George Mason University (the University) is committed to performing research with humans in an ethical manner that is compliant with regulatory requirements. This policy sets forth the principles and responsibilities for research projects involving human subjects.
This policy covers all faculty, staff, and students (both graduate and undergraduate) intending to conduct research using living individuals or pre-existing data containing identifiable private information about living people. This policy applies to research funded by any source as well as unfunded research.
II. Policy Statement
All work at the University must adhere to ethical principles. While no one document can address the wide range of research conducted by University employees and students, University researchers should identify the codes of ethics most relevant to their pursuits. These may include:
- National Commission for the Protection of Human Subjects of Biomedical and Behavioral Research, The Belmont Report: Ethical Principles and Guidelines for the Protection of Human Subjects of Research, 1978.
- Canadian Institutes of Health Research, Natural Sciences and Engineering Research Council of Canada, and Social Sciences and Humanities Research Council of Canada, Tri-Council Policy Statement: Ethical Conduct for Research Involving Humans, December 2010
- Ethics codes adopted by national and international scholarly associations.
Individual researchers are responsible for evaluating if their work meets the federal definition of human subjects research, as defined by 45 CFR 46.102. If researchers incorrectly assume their work does not meet the federal definition of human subjects research, they bear the responsibility for noncompliance. They may consult IRB staff in ORIA, utilize the research determination form for an official finding by the IRB office, or consult the guidance issued by the Working Group of the Human Subjects Research Subcommittee of the National Science and Technology Council and published in James D. Shelton, “How to Interpret the Federal Policy for the Protection of Human Subjects or “Common Rule” (Part A),” IRB: Ethics and Human Research 21 (November-December 1999): 6-9. Student researchers who are uncertain of the limits of the definition of human subjects research should consult their faculty advisors.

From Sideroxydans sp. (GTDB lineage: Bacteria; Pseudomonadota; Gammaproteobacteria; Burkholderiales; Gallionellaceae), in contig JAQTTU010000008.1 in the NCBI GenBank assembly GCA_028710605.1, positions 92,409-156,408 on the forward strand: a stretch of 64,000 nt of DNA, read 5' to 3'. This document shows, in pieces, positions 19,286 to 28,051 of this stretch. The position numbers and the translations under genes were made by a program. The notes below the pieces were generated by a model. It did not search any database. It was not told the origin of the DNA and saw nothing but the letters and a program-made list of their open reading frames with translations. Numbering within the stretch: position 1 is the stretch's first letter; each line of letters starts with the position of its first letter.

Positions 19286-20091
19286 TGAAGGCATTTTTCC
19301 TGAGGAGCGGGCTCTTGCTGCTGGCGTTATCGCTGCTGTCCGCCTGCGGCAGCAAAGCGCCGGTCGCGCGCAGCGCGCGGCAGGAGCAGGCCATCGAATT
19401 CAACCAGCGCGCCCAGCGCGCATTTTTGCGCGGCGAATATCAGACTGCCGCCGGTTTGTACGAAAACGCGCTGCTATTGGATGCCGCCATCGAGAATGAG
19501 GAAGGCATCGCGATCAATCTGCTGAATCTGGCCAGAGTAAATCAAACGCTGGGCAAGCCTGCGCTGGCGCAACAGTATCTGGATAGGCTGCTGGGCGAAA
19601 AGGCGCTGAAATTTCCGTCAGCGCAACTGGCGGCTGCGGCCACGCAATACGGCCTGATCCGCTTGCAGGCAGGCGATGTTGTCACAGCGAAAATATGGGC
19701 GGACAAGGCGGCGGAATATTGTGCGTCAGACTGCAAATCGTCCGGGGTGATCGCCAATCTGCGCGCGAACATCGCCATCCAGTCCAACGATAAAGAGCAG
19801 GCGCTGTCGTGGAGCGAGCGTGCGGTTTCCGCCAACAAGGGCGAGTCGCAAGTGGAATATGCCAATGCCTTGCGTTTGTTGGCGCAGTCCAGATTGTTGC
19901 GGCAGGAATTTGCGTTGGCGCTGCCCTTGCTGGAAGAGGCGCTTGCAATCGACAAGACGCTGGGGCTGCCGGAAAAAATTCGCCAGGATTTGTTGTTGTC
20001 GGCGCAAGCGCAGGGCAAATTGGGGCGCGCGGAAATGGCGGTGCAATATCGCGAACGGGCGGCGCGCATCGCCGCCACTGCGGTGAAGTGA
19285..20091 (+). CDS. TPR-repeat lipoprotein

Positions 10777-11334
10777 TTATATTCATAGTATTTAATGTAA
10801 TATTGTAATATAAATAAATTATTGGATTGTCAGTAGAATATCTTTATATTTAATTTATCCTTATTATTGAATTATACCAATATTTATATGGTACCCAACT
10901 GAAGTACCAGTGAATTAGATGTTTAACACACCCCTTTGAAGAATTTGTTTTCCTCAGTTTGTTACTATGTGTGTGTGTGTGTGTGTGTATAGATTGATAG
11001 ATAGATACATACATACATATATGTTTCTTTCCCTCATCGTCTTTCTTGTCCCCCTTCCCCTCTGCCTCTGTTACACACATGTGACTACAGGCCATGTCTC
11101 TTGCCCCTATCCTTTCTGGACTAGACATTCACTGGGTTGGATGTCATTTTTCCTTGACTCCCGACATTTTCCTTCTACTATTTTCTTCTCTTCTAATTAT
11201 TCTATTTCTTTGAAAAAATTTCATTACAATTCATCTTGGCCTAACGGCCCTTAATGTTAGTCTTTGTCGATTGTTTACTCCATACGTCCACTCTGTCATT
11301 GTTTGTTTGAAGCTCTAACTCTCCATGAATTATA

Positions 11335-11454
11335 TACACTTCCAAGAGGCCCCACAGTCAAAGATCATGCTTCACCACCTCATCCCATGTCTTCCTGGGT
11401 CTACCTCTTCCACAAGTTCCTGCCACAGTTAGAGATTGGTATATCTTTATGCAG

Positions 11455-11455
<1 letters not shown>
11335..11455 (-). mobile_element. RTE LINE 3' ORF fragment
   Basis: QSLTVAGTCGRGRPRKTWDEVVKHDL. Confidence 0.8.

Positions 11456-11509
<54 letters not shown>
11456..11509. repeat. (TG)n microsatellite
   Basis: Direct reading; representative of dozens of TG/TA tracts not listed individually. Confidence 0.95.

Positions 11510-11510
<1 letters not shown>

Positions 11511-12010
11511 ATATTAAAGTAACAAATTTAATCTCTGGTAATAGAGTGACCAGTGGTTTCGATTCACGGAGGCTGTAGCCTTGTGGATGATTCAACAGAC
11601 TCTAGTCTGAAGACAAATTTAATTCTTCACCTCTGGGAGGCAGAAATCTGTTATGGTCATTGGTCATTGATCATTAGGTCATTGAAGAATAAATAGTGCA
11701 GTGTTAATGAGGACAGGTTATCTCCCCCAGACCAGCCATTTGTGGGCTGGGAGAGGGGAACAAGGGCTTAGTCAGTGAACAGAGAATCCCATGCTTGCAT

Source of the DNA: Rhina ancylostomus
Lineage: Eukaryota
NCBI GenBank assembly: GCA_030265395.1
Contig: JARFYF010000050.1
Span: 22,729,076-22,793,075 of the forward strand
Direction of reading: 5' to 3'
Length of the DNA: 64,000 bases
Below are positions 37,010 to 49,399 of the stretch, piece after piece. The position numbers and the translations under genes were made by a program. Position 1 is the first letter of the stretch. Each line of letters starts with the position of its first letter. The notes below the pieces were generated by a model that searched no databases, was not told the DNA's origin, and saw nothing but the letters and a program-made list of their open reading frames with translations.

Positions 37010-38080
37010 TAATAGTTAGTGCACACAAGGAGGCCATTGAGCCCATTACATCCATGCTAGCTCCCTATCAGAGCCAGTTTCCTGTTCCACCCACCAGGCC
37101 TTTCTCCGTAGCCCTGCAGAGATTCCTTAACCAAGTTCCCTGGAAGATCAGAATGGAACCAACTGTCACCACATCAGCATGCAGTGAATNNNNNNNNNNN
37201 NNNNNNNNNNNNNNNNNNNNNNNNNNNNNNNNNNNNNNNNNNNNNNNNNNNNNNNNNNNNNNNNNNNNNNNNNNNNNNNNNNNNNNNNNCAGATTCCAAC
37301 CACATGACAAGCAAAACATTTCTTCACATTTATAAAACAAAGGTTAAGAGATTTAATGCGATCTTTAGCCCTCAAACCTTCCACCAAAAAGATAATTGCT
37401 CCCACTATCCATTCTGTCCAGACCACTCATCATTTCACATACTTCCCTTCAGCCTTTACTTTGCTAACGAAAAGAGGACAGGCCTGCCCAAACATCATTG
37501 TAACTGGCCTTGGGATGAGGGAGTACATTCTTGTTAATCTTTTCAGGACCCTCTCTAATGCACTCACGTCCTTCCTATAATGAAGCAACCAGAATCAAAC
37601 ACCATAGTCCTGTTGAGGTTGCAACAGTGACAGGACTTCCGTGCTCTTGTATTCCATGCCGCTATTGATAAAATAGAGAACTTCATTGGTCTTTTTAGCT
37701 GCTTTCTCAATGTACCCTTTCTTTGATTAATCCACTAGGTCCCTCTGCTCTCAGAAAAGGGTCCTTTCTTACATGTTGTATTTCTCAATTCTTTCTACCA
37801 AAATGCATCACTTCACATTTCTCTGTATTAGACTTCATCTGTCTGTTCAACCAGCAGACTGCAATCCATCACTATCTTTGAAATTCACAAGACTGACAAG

If a proposed project meets the federal definition of human subjects research, it must be reviewed by the IRB, IRB staff in ORIA, or others delegated by the Assistant Vice President, Office of Research Integrity and Assurance to determine whether it is exempt from review under 45 CFR 46.104.
If a proposed project meets the federal definition of human subjects research and is not exempt, it must be reviewed by the IRB, either through an expedited or full board procedure. Researchers may not conduct human subjects research without either a written exemption determination from IRB staff or IRB approval.
“Human Subject” means a living individual about whom an investigator conducting research obtains (1) data or biospecimens through intervention or interaction with the individual, or (2) identifiable private information or identifiable biospecimens.
“Interaction” includes communication or interpersonal contact between an investigator and a research subject.
“Intervention” includes both physical procedures by which data are gathered and manipulations of the subject or the subject’s environment that are performed for research purposes.
“Private information” includes information about behavior that occurs in a context in which an individual can reasonably expect that no observation or recording is taking place. It also includes information that has been provided for specific purposes by an individual and which the individual can reasonably expect will not be made public (e.g., a medical record). Private information must be individually identifiable (i.e., the identity of the subject is or may readily be ascertained by the investigator or associated with the information) in order for the acquisition of the information to constitute research involving human subjects.
“Research” means a systematic investigation, including research development, testing and evaluation, designed to develop or contribute to generalizable knowledge.
See also: Glossary of Terms (https://oria.gmu.edu/topics/human-subjects/glossary/)
A. Provost and Executive Vice President
In instances of an IRB finding of serious and/or continuing noncompliance the Provost and Executive Vice President (Provost) is the ultimate decision maker about University administrative actions.
B. Assistant Vice President, Office of Research Integrity and Assurance